Read an Excerpt
San Saba, Texas
Russ Gentry cursed under his breath when the brunette stepped through the doors of the Silver Dollar bar.
She'd followed him.
He had spotted her about fifteen minutes earlier on the walk from his hotel to the bar. She had trailed along behind him in her car, inching up the street, as if he were too stupid or blind to notice her or her sleek silver Jaguar. He had decided to ignore her for the time being anyway, because he'd hoped she was lost.
Now, he had two questions—who was she? And was this about to turn even more dangerous than it already was?
He watched her from over the top of the bottle of Lone Star beer that the bartender had just served him. She was tall—five-nine, or better—and she was clutching a key ring that had a small can of pepper spray hooked onto it. There was a thin, gold-colored purse tucked beneath her arm, but it didn't have any telltale bulges of a weapon, and her snug blue dress skimmed over her curvy body, so that carrying concealed would have been next to impossible.
Heck, in that dress concealing a paper-thin nicotine patch would have been a challenge. It was a garment obviously meant to keep her cool on a scalding-hot Texas day.
It did the opposite of making him cool.
Under different circumstances, Russ might have taken the time to savor the view, and he might have even made an attempt to hit on her.
But this wasn't different circumstances.
He'd learned the hard way that even a momentary lapse of concentration could have deadly results. As a reminder of that, he rubbed his fingers over the scar just to the left of his heart. The reminder, however, didn't help when the woman made eye contact.
With Willie Nelson blaring from the jukebox, she wended her way through the customers seated at the mismatched tables scattered around the room. The neon sign on the wall that advertised tequila flashed an assortment of tawdry colors over her.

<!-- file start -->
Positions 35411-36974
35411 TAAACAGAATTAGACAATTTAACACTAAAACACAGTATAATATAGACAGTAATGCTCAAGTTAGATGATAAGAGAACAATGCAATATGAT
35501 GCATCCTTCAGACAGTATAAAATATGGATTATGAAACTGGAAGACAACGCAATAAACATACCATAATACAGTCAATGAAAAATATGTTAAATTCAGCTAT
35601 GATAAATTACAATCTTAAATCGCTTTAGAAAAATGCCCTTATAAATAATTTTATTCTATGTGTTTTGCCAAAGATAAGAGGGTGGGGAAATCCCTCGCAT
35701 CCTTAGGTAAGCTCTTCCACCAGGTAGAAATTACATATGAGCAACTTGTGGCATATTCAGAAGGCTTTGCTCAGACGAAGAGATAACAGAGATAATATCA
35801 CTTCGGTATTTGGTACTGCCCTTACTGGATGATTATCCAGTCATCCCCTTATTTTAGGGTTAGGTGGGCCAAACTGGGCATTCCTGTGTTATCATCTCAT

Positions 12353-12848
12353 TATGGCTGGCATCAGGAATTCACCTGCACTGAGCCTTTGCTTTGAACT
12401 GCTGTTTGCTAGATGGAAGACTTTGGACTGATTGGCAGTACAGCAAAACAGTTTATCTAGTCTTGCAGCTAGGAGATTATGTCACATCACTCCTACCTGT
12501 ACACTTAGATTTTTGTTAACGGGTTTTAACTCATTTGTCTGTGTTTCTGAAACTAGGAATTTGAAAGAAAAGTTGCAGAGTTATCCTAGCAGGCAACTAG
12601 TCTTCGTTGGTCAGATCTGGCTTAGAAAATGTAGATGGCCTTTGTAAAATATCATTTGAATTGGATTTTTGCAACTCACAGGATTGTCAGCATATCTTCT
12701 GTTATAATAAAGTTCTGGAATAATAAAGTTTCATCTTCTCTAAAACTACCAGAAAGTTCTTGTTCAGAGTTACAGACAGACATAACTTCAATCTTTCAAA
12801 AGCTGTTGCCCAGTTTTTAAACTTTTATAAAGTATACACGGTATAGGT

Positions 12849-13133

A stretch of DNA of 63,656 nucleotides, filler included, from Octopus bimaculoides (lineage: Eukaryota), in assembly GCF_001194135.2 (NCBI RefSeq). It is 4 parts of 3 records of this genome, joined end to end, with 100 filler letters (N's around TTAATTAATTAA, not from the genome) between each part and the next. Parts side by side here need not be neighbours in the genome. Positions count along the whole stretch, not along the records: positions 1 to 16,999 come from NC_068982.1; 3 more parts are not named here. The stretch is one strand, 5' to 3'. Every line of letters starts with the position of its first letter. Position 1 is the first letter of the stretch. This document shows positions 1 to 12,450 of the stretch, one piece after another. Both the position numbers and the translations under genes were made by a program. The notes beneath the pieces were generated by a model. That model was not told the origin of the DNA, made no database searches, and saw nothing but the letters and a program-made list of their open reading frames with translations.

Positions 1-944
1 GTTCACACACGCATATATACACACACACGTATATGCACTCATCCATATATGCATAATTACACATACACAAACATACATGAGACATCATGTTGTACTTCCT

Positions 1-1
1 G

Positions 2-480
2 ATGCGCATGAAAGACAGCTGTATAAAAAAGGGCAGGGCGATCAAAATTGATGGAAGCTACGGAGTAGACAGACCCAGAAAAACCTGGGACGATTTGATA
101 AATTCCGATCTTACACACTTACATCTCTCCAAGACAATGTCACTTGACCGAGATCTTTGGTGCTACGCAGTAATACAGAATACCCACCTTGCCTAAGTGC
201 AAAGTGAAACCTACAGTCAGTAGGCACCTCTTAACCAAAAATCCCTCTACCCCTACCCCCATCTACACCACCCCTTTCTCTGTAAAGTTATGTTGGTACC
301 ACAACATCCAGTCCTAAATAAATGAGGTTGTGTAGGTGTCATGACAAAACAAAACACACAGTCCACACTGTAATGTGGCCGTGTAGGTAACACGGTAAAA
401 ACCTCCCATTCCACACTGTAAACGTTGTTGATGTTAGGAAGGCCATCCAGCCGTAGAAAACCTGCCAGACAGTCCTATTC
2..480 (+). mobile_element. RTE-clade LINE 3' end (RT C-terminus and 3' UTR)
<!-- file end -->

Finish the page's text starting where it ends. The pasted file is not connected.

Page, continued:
Without taking her gaze from him, she stopped only a few inches away. Close enough for Russ to catch her scent. She smelled high priced and looked high maintenance.
"We need to talk," she said, and slid onto the bar-stool next to him, her silky dress whispering against the leather seat.
Oh, man. Keeping her here would hardly encourage his informant to make contact. Hell, the only thing her presence would do was create problems for him.
"I'm not interested, darlin'," Russ grumbled, hoping that his surly attitude would cause her to leave.
"Well, I'm interested in you," she said, her voice much louder than Willie's.
In fact, she was loud enough to attract the few customers who hadn't already noticed her when she walked in. Of course, with her sex-against-the-bathroom-wall body, Russ figured she'd likely caught the attention of every one of the male patrons.
He eased his beer down onto the bar and turned slightly, so he could look her in the eyes. "Back off," he warned, under his breath.
Okay. He hadn't expected her to say that or ignore his warning.
Her clothes, the sleek sable-colored hair that tumbled onto her shoulders and even her tone might have screamed that she was confident about what she was doing, or about to do, but just beneath those ice-blue eyes was deeply rooted concern. And fear.
That put Russ on full alert.
"Look," he whispered. "This is no place for you. Leave."
She huffed and took the purse from beneath her arm. When she reached inside, Russ caught onto her hand. And got an uneasy thought.
"You can't be Milo," he mumbled. Because from what he'd been told about the would-be contact, Milo was a forty-something-year-old male. Of course, his source could have been wrong.
She stiffened slightly, looked more than a little confused, but it lasted just seconds, before she pushed off his grip. "I'm Julia Howell."
The name sounded vaguely familiar, but he couldn't press her for more information. If she was Milo, or Milo's replacement, Russ would find out soon enough. And then he could get this show started. But he didn't like the bad feeling that was settling in his gut.
She placed her purse next to his beer, but held on to the pepper-spray keychain. "You didn't introduce yourself, but I know you're Russell James Gentry."
Russ looked around to make sure no one had heard her use his real name. It was possible. The body-builder bartender seemed to be trying a little too hard not to look their way. Ditto for the middle-aged guy near the door. And the dark haired man in the corner. Unlike the bartender and the one by the door, Russ was positive this dark haired guy had been following him for days, and Russ had let him keep on following him because he had wanted to send Milo a message—that he had nothing to hide.
Which was a lie, of course.